• After two consecutive Sunday saw a culminating demonstration, the dynamism of the protests fell more than last week. The decline in protest mood is particularly noticeable in heavy industry, which is an effect of increasing pressure from plant management, as well as the increasing number of strike committee leaders being detained. The high level of social dissatisfaction continues, but the determination of the protesters is clearly diminishing and their disorientation is growing due to the absence of strong leaders inside the protest movement and the unity inside the ruling camp.
  • Since the government has not been interested in dialogue with its opponents, the coordination council has decided to resort to the existing (though never used) procedure for dismissing deputies. This move is intended to exert broad public pressure on the parliament, which is formally responsible for scheduling new elections. However, it is hard to expect a rebellion among MPs, most of whom have been loyal to the regime and, furthermore, politically passive. One sign of crisis in the council’s activity was its quite unexpected appeal to citizens to join its work en masse, which in practice is turning it into a broad social protest movement opposed to the government rather than a body formed by experts and politicians responsible for a peaceful transfer of power.
  • The law enforcement forces, which remained passive during the Sunday demonstration, have been noticeably more active since Monday. The detentions of demonstration leaders and active participants have been aimed at gradually reducing the protest mood by intimidating and demobilising rebellious citizens. At the same time, the scale of these actions, which has so far been small, may also be an attempt to test the public's readiness to defend the detainees and the potential for the escalation of protests in response to the resumption of repression. Unless resistance is manifested firmly, the regime is likely to resort to tougher measures until the situation on the streets is completely under its control.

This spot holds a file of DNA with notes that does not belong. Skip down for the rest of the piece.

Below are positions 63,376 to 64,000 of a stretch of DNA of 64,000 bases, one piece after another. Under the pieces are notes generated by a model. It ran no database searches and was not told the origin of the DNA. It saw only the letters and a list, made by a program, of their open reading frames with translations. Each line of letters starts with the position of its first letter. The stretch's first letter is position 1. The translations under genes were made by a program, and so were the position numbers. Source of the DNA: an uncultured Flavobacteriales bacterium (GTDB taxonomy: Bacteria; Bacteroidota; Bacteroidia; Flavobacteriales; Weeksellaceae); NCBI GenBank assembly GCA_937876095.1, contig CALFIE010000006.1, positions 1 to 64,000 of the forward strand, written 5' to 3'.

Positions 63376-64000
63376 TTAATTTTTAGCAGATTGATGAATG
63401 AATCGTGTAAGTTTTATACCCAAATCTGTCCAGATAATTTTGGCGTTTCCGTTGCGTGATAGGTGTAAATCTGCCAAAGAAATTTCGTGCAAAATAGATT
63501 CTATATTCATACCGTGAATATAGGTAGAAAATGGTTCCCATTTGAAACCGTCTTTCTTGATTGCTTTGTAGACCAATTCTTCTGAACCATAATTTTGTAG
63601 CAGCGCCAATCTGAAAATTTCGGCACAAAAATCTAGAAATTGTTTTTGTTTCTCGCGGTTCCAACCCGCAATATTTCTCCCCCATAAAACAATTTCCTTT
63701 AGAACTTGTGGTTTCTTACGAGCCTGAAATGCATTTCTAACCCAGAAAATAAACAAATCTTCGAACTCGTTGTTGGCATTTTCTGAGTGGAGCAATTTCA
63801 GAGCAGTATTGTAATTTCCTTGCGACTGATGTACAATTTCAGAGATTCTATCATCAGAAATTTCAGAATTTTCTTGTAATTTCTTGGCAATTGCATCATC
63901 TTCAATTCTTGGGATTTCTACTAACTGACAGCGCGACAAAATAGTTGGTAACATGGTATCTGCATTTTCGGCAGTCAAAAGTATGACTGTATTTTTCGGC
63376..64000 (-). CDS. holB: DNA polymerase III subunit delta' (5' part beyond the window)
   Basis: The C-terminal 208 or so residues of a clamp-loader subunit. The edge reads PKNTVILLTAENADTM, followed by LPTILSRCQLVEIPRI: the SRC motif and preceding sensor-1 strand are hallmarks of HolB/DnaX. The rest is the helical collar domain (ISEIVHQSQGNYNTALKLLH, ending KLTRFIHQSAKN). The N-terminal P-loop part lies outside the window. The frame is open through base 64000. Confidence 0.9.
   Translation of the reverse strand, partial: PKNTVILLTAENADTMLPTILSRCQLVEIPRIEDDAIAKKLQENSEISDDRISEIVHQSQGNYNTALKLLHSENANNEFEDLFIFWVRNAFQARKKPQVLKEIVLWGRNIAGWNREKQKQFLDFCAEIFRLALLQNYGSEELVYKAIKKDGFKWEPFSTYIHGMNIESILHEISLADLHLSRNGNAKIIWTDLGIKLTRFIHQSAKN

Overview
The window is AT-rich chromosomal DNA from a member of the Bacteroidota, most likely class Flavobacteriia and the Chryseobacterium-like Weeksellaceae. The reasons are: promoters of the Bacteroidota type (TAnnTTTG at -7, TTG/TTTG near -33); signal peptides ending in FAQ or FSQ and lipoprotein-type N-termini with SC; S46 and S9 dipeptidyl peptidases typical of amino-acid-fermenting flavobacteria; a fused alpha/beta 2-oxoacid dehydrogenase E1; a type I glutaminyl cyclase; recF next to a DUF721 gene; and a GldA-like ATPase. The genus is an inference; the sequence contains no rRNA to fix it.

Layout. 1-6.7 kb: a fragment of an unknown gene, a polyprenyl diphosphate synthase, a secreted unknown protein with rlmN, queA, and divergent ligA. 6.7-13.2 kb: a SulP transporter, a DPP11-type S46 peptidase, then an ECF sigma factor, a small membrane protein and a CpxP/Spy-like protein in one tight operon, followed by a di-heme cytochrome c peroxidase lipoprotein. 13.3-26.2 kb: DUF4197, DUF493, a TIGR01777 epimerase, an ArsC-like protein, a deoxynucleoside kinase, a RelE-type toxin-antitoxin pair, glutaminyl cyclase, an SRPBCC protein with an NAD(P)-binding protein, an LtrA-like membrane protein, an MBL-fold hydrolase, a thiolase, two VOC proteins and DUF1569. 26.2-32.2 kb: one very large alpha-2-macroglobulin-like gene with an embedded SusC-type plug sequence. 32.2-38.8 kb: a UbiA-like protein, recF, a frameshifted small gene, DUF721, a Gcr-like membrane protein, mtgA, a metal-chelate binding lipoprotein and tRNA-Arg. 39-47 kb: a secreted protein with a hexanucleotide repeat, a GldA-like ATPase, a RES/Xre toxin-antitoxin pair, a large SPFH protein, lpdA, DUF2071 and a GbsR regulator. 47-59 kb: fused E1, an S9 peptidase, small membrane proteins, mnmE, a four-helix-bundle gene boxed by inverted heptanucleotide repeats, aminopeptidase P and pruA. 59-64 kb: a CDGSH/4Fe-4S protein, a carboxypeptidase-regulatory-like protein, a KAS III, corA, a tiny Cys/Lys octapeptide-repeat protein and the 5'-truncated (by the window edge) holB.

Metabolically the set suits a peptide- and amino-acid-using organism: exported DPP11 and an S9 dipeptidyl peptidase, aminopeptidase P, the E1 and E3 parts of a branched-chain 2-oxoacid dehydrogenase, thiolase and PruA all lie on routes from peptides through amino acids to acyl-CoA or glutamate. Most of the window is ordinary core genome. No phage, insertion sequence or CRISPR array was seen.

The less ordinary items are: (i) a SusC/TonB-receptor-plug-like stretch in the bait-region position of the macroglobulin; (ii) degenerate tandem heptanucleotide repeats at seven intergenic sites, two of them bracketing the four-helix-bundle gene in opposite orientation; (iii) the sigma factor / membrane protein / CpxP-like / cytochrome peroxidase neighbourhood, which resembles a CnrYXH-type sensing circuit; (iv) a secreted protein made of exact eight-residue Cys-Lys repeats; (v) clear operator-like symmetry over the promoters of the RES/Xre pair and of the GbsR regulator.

• Lukashenka has resorted to populism in his rhetoric in order to complement the narrative about the external ‘threat’ and ‘anti-state’ intentions of the demonstrators. He is thus trying to restore at least part of the social guarantees that were the pillars of his power in previous years. At the same time, the government may pretend it wants to start dialogue, e.g. in parliament, in the coming weeks, as suggested by the initiative of Aleh Haydukevich, a close aide of the president. Currently, given the unprecedented public outrage, the regime will not be able to regain the confidence of the rebellious citizens, and the promises will only consolidate the electorate loyal to Lukashenka.
  • The first economic effects of the political crisis are becoming visible. According to the Belarusian government’s preliminary estimates, the demonstrations have cost the country (including production cuts at some plants) US$500 million. On the other hand, the increase in the costs of servicing Eurobonds and the problems in the currency market are symptoms of a decline in the state's credibility, both in foreign markets and in the eyes of citizens. These problems, for the time being, are only a sign of a serious collapse of a national economy which has been struggling with recession since the beginning of the year (GDP fell by 1.6% between January and July).